A client of mine bought this for me for the 15th birthday of my own business. This book is based on Paddi’s own experience of running his own business. He says:

“My book is a story about mistakes – making them and learning from them. If there is one thing I have learned from all my business heartache and trials, it is that the greatest sin is to give up, or become paralysed with the fear of making mistakes.

As I look back I find that the successes were as much due to learning from failures as to the occasional great flashes of inspiration. Often the pain and suffering after a failure indicates that the price has been paid and now is the time to expect the rewards. Just keep going that extra few steps, put in one more little bit of effort, and it will fly.”.

Working It Out At Work: understanding attitudes and building relationships by Julie Hay
If there is one book to read about Transactional Analysis (TA) then this is it. Julie’s extensive experience of working within organisations and in applying and training people in TA means that this book is highly practical, easy to dip into and tells you everything you need to know to apply TA in the workplace. It can be purchased on Amazon or at a 15% discount direct from The new Chapter 6 from Working it Out At Work is available as a free download.

Listening The Forgotten Skill: a self-teaching guide by Madelyn Burley-Allen
When I first read the title I had to buy this as I love the idea that listening is seen as a forgotten skill, as most people forget that it is a skill that can be developed and enhanced. This is full of exercises you can use to improve your own listening. If your colleagues, team or family think you don’t listen to them take a look at this book.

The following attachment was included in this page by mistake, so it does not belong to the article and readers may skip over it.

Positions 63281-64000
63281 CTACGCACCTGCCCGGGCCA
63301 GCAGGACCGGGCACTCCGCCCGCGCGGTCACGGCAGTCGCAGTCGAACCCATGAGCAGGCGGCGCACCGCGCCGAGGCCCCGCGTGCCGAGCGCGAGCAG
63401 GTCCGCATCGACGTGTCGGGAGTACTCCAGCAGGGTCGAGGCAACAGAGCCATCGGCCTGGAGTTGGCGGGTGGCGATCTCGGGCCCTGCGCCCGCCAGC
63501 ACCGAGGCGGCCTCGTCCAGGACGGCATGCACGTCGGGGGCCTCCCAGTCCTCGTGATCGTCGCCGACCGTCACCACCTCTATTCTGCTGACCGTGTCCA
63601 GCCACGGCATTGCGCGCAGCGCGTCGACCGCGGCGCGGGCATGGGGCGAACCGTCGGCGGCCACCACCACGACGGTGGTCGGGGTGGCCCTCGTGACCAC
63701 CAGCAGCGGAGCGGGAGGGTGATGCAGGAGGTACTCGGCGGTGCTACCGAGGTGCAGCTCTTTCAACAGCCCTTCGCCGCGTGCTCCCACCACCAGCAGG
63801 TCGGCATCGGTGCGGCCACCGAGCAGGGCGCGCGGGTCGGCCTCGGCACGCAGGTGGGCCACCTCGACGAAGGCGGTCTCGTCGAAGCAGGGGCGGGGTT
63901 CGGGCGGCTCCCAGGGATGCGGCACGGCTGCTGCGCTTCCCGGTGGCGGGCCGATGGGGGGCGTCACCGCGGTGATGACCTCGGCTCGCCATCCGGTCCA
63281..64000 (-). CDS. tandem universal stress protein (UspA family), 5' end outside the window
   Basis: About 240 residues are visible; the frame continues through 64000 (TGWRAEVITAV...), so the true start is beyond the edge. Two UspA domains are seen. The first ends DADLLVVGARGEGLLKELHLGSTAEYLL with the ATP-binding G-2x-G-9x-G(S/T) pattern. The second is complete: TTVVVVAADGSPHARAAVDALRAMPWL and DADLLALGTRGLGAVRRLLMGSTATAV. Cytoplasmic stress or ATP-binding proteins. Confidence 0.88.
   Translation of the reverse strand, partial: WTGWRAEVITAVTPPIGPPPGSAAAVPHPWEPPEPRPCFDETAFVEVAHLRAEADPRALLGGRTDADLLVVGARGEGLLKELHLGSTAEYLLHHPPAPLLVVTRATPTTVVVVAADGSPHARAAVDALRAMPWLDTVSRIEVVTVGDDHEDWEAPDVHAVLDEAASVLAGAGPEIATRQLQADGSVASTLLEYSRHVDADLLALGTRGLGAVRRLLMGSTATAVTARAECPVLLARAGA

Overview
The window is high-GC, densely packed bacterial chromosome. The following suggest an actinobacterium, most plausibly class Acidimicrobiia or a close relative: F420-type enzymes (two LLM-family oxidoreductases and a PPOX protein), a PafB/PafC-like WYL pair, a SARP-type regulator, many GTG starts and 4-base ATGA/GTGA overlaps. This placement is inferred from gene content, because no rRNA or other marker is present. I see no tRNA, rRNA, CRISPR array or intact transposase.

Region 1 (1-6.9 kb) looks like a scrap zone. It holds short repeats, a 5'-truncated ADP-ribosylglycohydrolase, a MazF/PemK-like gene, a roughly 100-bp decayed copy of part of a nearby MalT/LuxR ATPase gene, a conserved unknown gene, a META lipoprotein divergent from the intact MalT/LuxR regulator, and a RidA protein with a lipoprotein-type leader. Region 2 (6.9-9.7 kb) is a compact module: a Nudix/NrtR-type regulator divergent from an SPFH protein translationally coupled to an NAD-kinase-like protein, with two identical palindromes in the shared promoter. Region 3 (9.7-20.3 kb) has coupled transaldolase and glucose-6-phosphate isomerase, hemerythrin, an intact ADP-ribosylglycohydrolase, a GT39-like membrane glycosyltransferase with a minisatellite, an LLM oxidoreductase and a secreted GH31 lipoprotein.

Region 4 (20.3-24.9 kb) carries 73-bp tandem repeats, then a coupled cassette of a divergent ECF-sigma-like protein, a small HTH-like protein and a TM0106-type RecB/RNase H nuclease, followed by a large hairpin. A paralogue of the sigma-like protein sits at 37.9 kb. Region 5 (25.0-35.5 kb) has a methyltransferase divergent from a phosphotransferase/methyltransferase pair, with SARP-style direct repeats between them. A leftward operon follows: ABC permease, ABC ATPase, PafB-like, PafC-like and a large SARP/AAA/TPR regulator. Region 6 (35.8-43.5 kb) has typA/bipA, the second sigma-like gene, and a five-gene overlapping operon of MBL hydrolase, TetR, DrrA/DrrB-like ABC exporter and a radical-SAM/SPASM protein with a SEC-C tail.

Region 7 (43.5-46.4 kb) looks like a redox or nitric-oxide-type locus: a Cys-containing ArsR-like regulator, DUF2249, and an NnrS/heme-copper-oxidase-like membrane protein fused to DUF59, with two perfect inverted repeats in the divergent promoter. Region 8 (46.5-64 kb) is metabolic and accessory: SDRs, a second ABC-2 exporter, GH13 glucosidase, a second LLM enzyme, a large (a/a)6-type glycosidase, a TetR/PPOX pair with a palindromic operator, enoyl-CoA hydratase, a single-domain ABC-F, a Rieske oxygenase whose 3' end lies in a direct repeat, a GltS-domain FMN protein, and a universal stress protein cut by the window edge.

The Dance of Anger by Harriet G Lerner
This is quite different from many of the books I recommend, but it had a profound impact on my when I read it about 15 years ago. It is easy to think of anger as an explosive emotion, rather than something most of us have within us. I remember making some changes, based on what I had read in this book, in how I interacted with a particular individual that had a profoundly positive impact on my life.

NLP At Work: the difference that makes the difference in business by Sue Knight
There are so many NLP books out there that it can be hard to choose, but this is a good starter book for someone new to NLP and who wants to apply it within the work context.

The Power of Intention: change the way you look at things and the things you look at will change by Dr Wayne W Dyer
I have to say that having discovered Wayne’s writings about 5 years ago I felt that I had come across a very wise and authentic mentor. If you are looking for some inspiration then get hold of one of his books.

Eat Mangoes Naked By SARK
I first came across a SARK book in Canada about 20 years ago and her colourful handwritten books were a revelation in those days. I have all her books so found it hard to decide on what one to recommend. You will probably love or hate them! Take a look at her website and see if it will appeal to you: